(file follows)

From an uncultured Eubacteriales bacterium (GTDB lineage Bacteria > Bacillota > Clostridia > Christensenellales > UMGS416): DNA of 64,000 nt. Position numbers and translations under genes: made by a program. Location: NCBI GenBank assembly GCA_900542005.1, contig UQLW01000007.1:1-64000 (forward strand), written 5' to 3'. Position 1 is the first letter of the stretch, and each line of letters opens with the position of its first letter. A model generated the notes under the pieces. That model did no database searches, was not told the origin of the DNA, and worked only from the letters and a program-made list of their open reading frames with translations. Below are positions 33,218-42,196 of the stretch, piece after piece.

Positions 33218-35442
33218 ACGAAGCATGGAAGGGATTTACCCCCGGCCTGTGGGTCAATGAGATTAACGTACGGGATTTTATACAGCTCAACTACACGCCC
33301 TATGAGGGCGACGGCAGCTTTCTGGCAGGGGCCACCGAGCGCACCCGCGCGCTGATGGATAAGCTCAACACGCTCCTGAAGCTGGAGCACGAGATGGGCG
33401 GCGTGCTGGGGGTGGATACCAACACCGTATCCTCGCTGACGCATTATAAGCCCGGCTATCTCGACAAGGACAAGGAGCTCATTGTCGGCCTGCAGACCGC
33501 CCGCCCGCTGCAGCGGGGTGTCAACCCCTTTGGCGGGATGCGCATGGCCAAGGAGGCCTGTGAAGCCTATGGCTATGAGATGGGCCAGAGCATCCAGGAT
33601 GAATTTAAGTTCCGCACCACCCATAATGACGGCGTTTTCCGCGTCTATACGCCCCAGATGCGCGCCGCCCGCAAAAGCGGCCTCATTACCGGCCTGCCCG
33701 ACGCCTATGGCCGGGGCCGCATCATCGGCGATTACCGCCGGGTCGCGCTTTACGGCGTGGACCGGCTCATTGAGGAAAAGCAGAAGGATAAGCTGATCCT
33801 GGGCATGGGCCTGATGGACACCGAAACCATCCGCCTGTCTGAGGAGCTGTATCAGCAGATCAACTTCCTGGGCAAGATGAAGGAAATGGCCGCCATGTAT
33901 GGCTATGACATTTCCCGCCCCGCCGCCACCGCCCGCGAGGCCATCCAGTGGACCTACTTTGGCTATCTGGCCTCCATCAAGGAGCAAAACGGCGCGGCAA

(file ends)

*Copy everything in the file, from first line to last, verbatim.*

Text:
From an uncultured Eubacteriales bacterium (GTDB lineage Bacteria > Bacillota > Clostridia > Christensenellales > UMGS416): DNA of 64,000 nt. Position numbers and translations under genes: made by a program. Location: NCBI GenBank assembly GCA_900542005.1, contig UQLW01000007.1:1-64000 (forward strand), written 5' to 3'. Position 1 is the first letter of the stretch, and each line of letters opens with the position of its first letter. A model generated the notes under the pieces. That model did no database searches, was not told the origin of the DNA, and worked only from the letters and a program-made list of their open reading frames with translations. Below are positions 33,218-42,196 of the stretch, piece after piece.

Positions 33218-35442
33218 ACGAAGCATGGAAGGGATTTACCCCCGGCCTGTGGGTCAATGAGATTAACGTACGGGATTTTATACAGCTCAACTACACGCCC
33301 TATGAGGGCGACGGCAGCTTTCTGGCAGGGGCCACCGAGCGCACCCGCGCGCTGATGGATAAGCTCAACACGCTCCTGAAGCTGGAGCACGAGATGGGCG
33401 GCGTGCTGGGGGTGGATACCAACACCGTATCCTCGCTGACGCATTATAAGCCCGGCTATCTCGACAAGGACAAGGAGCTCATTGTCGGCCTGCAGACCGC
33501 CCGCCCGCTGCAGCGGGGTGTCAACCCCTTTGGCGGGATGCGCATGGCCAAGGAGGCCTGTGAAGCCTATGGCTATGAGATGGGCCAGAGCATCCAGGAT
33601 GAATTTAAGTTCCGCACCACCCATAATGACGGCGTTTTCCGCGTCTATACGCCCCAGATGCGCGCCGCCCGCAAAAGCGGCCTCATTACCGGCCTGCCCG
33701 ACGCCTATGGCCGGGGCCGCATCATCGGCGATTACCGCCGGGTCGCGCTTTACGGCGTGGACCGGCTCATTGAGGAAAAGCAGAAGGATAAGCTGATCCT
33801 GGGCATGGGCCTGATGGACACCGAAACCATCCGCCTGTCTGAGGAGCTGTATCAGCAGATCAACTTCCTGGGCAAGATGAAGGAAATGGCCGCCATGTAT
33901 GGCTATGACATTTCCCGCCCCGCCGCCACCGCCCGCGAGGCCATCCAGTGGACCTACTTTGGCTATCTGGCCTCCATCAAGGAGCAAAACGGCGCGGCAA